Preventing Horse Sunburns: The CausesBy Jeffrey Rolo
While most of us are intimately familiar with the painful effects of a sunburn and thus take actions to shelter ourselves from the sun's strong effects, we often forget that our beloved horses can also be struck hard with this painful affliction if exposed to the sun too long. As such, it's important to monitor our horses and their surroundings so that we can minimize or prevent equine sunburn before it takes root.
One of the reasons that many horse owners don't automatically connect horses with sunburns is because the sun's rays don't affect all horses equally. While darker-haired horses generally don't experience much more than some bleaching of their coat, their lighter-haired brethren that lack significant levels of pigment within their skin are particularly susceptible to sunburns, which is why this affliction is more prevalent among light-colored horses and/or breeds such as Appaloosas, Paints and Pintos.
What should we be looking for?
Sunburned horses demonstrate the same symptoms as we do. Initially their skin will take on an angry pink/red color, and if the condition becomes more severe eventually some swelling could occur, the affected areas could break out in blisters, the skin can become dry and cracked, and hair loss can occur. In serious cases equine sunburns can even lead to colic or liver damage.
Which areas are generally most vulnerable to sunburn?
The horse's muzzle, eyes, ears, white socks, shoulder blades, vulva and any hairless patches will usually prove to be the problematic areas on a horse, though it's not impossible for the harsh sun to also affect other areas with prolonged exposure. If your horse possesses a light coat or a blaze on his forehead, I recommend watching his nose carefully. Chances are good his nose will show the first signs of sunburn, so if you notice it developing a pink hue then you know it's time to take preventative measures.
Is the sun the only factor we need to take into account?
No! While it's true that sunlight is the ultimate culprit in causing equine sunburns, photosensitization can make a horse particularly vulnerable to the sun's rays. Photosensitization basically causes horses to develop an extremely negative reaction to light, such that sunlight that would normally not bother them would suddenly start causing serious burns.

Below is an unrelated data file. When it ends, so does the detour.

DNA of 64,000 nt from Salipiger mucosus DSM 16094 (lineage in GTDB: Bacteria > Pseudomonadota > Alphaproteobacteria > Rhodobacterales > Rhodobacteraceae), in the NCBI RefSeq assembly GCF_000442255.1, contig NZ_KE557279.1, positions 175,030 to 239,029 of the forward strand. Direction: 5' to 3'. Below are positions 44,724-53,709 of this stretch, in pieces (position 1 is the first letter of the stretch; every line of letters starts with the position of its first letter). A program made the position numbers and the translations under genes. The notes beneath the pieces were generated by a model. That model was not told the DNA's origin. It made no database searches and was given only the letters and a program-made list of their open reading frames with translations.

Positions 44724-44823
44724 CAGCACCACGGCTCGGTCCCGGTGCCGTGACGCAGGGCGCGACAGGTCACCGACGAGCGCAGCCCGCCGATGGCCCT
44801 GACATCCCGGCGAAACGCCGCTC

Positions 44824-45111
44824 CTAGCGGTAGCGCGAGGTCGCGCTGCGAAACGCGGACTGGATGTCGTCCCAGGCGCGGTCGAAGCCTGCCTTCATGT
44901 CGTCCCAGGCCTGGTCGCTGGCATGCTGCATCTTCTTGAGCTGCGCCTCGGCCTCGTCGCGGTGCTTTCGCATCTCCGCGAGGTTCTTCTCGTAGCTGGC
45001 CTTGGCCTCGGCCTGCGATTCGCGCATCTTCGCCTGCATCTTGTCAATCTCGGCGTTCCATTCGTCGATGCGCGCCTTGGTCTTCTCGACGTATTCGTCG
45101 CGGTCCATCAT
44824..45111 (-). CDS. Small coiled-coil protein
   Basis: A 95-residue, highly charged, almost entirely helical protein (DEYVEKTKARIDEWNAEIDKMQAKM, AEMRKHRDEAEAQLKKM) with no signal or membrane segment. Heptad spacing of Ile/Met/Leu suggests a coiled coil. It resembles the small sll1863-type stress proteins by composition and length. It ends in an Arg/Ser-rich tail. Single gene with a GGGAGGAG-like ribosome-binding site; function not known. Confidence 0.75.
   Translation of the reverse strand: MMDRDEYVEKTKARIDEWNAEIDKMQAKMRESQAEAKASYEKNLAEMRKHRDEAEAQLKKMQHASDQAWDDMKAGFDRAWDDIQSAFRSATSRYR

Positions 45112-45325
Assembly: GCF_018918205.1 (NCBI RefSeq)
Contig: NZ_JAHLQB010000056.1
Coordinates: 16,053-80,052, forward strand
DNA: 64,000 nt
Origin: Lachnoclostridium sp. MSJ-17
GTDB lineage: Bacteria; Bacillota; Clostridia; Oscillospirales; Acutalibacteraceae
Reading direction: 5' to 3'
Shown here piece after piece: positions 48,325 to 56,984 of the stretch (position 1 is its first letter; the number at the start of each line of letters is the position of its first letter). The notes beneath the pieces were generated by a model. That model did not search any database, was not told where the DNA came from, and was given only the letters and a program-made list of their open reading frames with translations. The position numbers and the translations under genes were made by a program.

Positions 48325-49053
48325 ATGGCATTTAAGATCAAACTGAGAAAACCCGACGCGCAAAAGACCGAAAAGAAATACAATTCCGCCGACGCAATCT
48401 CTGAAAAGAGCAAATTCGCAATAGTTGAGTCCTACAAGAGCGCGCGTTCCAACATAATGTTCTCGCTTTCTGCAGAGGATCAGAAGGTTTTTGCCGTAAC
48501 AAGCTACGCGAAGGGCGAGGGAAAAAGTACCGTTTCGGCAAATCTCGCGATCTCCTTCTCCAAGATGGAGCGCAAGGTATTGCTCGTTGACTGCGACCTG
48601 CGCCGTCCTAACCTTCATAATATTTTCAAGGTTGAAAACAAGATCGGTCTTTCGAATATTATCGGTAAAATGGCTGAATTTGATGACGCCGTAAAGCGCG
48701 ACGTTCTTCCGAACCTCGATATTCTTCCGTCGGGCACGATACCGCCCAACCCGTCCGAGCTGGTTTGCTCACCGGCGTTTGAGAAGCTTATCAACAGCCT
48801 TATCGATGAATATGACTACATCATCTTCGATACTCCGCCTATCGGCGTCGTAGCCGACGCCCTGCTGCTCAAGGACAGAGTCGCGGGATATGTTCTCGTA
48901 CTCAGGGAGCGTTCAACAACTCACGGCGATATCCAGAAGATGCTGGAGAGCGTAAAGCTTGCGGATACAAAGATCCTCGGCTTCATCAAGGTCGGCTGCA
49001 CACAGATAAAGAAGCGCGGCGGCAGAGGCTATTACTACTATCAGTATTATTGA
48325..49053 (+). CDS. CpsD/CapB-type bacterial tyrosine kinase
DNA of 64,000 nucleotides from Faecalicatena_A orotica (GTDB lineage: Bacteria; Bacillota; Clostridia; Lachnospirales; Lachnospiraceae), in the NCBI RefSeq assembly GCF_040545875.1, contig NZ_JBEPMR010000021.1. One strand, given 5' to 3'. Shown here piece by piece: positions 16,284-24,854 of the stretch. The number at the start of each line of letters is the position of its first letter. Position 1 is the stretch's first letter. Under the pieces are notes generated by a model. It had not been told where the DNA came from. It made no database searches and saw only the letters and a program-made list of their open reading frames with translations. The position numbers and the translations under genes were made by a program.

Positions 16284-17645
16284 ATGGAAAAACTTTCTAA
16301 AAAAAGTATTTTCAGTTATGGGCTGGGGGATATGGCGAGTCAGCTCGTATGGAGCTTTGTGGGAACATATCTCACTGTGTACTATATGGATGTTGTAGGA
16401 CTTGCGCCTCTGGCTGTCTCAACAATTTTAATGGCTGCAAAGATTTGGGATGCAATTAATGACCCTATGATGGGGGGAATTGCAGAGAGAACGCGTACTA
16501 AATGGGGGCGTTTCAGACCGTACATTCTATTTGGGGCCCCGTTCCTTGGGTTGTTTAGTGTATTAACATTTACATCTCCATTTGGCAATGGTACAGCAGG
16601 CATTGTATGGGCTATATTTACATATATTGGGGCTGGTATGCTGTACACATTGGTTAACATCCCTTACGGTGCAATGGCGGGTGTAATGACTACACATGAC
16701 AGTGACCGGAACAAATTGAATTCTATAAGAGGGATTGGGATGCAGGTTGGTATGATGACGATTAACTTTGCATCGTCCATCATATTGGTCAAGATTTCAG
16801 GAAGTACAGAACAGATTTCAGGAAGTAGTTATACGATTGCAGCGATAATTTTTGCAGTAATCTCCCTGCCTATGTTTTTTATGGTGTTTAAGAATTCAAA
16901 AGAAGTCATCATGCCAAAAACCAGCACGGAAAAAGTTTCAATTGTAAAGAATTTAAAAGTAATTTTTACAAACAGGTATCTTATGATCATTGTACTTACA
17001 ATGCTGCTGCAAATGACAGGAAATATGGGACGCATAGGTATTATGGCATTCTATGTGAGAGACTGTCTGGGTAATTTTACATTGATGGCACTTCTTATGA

Two primary causes for photosensitization are medicines and plants, so let's briefly cover the medical end of things first. If you notice your horse begins developing serious sunburns while being medicated, there's a chance that the medicine itself is making your horse extra vulnerable. Call your vet and discuss the medicine with him… see if he's aware of photosensitization being a possible side effect of the medicine. Tetracycline in particular has been linked with photosensitization, so be very careful about exposing your horse to sunlight or strong light if he's taking any tetracycline antibiotics.
Various plants contain chemicals which can lead to varying levels of photosensitization (such as ragwort and buckwheat), but one type of clover in particular that you should watch out for is Alsike clover. Alsike clover contains a toxin that can cause liver damage, and while I'll spare a droning scientific explanation of the damage one of the by-products of the damage is a build-up of chlorophyll within the horse's bloodstream. This chlorophyll build-up, when exposed to strong light, can cause significant damage to the horse's skin.
Alsike grows within grass and hay fields, particularly in the upper Midwest and North Central Pacific states of the U.S. (Alsike also grows in Canada.) Since Alsike is vulnerable to prolonged high temperatures or drought conditions, you are unlikely to find it in Southern states.
If you notice your horse becomes particularly susceptible to the sun after being pastured, it would be a good idea to walk around your pasture and search for signs of Alsike. You can find some photos of this plant here:
If you purchase hay gathered from regions in which Alsike grows, your horse could conceivably become poisoned from the hay itself. This would be rather uncommon since the horse would need to ingest a significant level of Alsike before experiencing Alsike poisoning – it's not a case where ingesting a single leaf will doom your equine partner. Usually alsike poisoning becomes a threat when it reaches 20% of the horse's diet.
Now that we have covered some of the primary causes of horse sunburns, let's head on over to Part 2 of this series and learn how we can combat equine sunburn.